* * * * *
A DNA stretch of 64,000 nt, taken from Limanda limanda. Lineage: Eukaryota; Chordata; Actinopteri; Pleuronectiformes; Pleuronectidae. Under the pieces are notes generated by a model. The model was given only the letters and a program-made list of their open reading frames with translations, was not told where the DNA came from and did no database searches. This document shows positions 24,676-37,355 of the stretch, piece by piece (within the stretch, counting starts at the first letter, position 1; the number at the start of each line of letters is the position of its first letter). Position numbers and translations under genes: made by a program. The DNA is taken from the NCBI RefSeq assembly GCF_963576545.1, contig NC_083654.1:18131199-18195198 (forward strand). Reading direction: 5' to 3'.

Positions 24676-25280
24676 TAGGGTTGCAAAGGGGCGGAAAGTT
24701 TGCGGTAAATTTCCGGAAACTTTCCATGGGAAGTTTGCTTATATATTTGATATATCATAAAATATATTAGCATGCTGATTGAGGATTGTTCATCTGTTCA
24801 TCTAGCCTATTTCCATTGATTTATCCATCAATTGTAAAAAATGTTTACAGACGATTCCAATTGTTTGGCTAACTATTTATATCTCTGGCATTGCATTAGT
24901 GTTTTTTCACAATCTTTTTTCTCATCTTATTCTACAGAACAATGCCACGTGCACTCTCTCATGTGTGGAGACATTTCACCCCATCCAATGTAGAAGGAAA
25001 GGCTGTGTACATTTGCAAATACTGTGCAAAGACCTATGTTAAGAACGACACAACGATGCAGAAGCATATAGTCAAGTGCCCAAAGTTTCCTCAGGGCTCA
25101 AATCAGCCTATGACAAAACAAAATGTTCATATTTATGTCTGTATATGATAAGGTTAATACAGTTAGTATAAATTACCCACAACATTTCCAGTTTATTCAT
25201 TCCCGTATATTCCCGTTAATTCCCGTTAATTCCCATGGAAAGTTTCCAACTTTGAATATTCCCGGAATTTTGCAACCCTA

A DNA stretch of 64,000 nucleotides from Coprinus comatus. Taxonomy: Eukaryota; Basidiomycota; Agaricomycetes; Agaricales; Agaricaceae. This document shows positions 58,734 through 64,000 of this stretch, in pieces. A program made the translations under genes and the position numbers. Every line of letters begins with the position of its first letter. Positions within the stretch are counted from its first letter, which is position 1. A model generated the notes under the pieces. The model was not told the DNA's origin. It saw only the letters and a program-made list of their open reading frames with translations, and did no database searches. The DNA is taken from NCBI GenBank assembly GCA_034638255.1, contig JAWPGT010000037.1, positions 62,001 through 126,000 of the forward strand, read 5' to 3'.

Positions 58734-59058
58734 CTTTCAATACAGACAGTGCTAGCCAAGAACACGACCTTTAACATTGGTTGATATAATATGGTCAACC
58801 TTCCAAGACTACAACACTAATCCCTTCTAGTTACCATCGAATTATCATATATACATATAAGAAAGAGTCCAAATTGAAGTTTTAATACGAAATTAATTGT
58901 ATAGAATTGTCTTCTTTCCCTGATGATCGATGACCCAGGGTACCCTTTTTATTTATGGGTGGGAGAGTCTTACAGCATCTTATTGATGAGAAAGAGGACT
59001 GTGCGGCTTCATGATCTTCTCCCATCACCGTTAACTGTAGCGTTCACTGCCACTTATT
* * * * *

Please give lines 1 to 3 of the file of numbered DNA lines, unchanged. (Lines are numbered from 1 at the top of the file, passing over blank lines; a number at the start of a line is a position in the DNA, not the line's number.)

A DNA stretch of 64,000 nt, taken from Limanda limanda. Lineage: Eukaryota; Chordata; Actinopteri; Pleuronectiformes; Pleuronectidae. Under the pieces are notes generated by a model. The model was given only the letters and a program-made list of their open reading frames with translations, was not told where the DNA came from and did no database searches. This document shows positions 24,676-37,355 of the stretch, piece by piece (within the stretch, counting starts at the first letter, position 1; the number at the start of each line of letters is the position of its first letter). Position numbers and translations under genes: made by a program. The DNA is taken from the NCBI RefSeq assembly GCF_963576545.1, contig NC_083654.1:18131199-18195198 (forward strand). Reading direction: 5' to 3'.

Positions 24676-25280
24676 TAGGGTTGCAAAGGGGCGGAAAGTT